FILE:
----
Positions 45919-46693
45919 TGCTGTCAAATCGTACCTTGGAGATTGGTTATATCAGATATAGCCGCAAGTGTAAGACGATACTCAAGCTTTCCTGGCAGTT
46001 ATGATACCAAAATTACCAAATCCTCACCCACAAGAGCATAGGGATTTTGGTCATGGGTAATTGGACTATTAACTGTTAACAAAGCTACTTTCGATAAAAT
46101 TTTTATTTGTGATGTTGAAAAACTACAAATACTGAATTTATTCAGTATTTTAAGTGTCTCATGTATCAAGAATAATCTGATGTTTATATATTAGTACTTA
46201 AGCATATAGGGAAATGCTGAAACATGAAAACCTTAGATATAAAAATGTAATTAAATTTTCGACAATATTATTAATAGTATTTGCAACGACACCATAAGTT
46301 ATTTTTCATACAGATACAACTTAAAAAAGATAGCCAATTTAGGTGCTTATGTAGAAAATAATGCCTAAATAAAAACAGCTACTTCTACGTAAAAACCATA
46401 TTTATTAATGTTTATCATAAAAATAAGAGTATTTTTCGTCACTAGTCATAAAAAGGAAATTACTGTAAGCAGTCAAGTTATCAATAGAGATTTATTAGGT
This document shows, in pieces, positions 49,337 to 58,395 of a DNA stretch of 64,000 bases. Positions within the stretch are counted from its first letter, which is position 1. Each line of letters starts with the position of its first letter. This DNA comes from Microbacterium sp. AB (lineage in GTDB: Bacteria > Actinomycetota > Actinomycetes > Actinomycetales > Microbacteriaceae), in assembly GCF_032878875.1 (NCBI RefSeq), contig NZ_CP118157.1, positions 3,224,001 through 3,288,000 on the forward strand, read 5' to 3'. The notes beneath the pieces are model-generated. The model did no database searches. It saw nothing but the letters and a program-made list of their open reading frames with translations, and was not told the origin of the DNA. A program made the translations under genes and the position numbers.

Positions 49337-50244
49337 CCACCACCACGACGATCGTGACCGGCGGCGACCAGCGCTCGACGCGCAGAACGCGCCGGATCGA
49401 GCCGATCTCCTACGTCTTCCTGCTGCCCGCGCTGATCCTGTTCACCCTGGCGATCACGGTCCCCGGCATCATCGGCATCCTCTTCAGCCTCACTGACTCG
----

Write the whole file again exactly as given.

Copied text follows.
Positions 45919-46693
45919 TGCTGTCAAATCGTACCTTGGAGATTGGTTATATCAGATATAGCCGCAAGTGTAAGACGATACTCAAGCTTTCCTGGCAGTT
46001 ATGATACCAAAATTACCAAATCCTCACCCACAAGAGCATAGGGATTTTGGTCATGGGTAATTGGACTATTAACTGTTAACAAAGCTACTTTCGATAAAAT
46101 TTTTATTTGTGATGTTGAAAAACTACAAATACTGAATTTATTCAGTATTTTAAGTGTCTCATGTATCAAGAATAATCTGATGTTTATATATTAGTACTTA
46201 AGCATATAGGGAAATGCTGAAACATGAAAACCTTAGATATAAAAATGTAATTAAATTTTCGACAATATTATTAATAGTATTTGCAACGACACCATAAGTT
46301 ATTTTTCATACAGATACAACTTAAAAAAGATAGCCAATTTAGGTGCTTATGTAGAAAATAATGCCTAAATAAAAACAGCTACTTCTACGTAAAAACCATA
46401 TTTATTAATGTTTATCATAAAAATAAGAGTATTTTTCGTCACTAGTCATAAAAAGGAAATTACTGTAAGCAGTCAAGTTATCAATAGAGATTTATTAGGT
This document shows, in pieces, positions 49,337 to 58,395 of a DNA stretch of 64,000 bases. Positions within the stretch are counted from its first letter, which is position 1. Each line of letters starts with the position of its first letter. This DNA comes from Microbacterium sp. AB (lineage in GTDB: Bacteria > Actinomycetota > Actinomycetes > Actinomycetales > Microbacteriaceae), in assembly GCF_032878875.1 (NCBI RefSeq), contig NZ_CP118157.1, positions 3,224,001 through 3,288,000 on the forward strand, read 5' to 3'. The notes beneath the pieces are model-generated. The model did no database searches. It saw nothing but the letters and a program-made list of their open reading frames with translations, and was not told the origin of the DNA. A program made the translations under genes and the position numbers.

Positions 49337-50244
49337 CCACCACCACGACGATCGTGACCGGCGGCGACCAGCGCTCGACGCGCAGAACGCGCCGGATCGA
49401 GCCGATCTCCTACGTCTTCCTGCTGCCCGCGCTGATCCTGTTCACCCTGGCGATCACGGTCCCCGGCATCATCGGCATCCTCTTCAGCCTCACTGACTCG